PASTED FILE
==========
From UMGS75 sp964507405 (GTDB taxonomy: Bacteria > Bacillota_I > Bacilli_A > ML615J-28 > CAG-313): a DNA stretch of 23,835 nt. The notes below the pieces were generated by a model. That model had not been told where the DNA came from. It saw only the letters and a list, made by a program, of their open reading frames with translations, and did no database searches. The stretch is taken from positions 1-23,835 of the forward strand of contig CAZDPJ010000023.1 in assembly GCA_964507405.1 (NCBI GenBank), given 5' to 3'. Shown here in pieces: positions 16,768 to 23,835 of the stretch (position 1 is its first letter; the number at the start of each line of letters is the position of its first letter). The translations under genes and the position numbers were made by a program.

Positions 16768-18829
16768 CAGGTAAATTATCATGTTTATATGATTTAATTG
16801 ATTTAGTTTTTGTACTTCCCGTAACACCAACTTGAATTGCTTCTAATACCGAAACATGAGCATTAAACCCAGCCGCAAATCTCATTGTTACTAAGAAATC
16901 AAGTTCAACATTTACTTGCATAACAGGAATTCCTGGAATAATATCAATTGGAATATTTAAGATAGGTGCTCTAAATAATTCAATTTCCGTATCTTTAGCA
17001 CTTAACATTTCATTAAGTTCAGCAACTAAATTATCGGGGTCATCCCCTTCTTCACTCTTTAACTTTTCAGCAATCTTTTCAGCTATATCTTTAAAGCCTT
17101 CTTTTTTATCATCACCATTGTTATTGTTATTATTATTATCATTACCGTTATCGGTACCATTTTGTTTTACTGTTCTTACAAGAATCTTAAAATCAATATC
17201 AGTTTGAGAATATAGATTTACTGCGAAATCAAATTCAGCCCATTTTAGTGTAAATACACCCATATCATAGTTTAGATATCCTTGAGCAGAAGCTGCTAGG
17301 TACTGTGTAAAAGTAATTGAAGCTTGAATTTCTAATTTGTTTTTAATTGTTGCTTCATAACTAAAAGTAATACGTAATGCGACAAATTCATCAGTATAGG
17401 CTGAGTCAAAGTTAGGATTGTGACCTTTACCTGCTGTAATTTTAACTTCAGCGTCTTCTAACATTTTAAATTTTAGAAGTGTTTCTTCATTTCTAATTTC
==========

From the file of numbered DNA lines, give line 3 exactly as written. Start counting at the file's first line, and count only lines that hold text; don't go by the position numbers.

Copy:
16768 CAGGTAAATTATCATGTTTATATGATTTAATTG